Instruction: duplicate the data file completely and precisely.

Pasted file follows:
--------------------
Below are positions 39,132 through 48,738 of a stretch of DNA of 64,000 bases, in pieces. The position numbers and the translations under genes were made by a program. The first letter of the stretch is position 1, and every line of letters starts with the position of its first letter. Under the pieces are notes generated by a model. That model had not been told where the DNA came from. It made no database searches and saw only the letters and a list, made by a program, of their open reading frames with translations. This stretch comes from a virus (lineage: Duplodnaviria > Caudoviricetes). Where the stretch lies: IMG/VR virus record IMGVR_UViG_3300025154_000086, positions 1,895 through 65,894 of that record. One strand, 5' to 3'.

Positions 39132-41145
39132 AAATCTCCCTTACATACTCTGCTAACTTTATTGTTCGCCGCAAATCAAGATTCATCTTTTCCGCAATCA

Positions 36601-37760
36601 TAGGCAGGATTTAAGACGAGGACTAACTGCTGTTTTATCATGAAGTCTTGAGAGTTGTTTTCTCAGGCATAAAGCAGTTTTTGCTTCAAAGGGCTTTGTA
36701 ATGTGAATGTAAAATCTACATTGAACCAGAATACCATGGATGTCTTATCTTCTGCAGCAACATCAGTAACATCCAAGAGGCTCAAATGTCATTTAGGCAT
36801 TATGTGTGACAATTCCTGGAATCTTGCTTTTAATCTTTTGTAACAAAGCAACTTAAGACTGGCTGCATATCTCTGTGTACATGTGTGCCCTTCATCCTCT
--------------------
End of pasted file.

Below are positions 39,132 through 48,738 of a stretch of DNA of 64,000 bases, in pieces. The position numbers and the translations under genes were made by a program. The first letter of the stretch is position 1, and every line of letters starts with the position of its first letter. Under the pieces are notes generated by a model. That model had not been told where the DNA came from. It made no database searches and saw only the letters and a list, made by a program, of their open reading frames with translations. This stretch comes from a virus (lineage: Duplodnaviria > Caudoviricetes). Where the stretch lies: IMG/VR virus record IMGVR_UViG_3300025154_000086, positions 1,895 through 65,894 of that record. One strand, 5' to 3'.

Positions 39132-41145
39132 AAATCTCCCTTACATACTCTGCTAACTTTATTGTTCGCCGCAAATCAAGATTCATCTTTTCCGCAATCA

Positions 36601-37760
36601 TAGGCAGGATTTAAGACGAGGACTAACTGCTGTTTTATCATGAAGTCTTGAGAGTTGTTTTCTCAGGCATAAAGCAGTTTTTGCTTCAAAGGGCTTTGTA
36701 ATGTGAATGTAAAATCTACATTGAACCAGAATACCATGGATGTCTTATCTTCTGCAGCAACATCAGTAACATCCAAGAGGCTCAAATGTCATTTAGGCAT
36801 TATGTGTGACAATTCCTGGAATCTTGCTTTTAATCTTTTGTAACAAAGCAACTTAAGACTGGCTGCATATCTCTGTGTACATGTGTGCCCTTCATCCTCT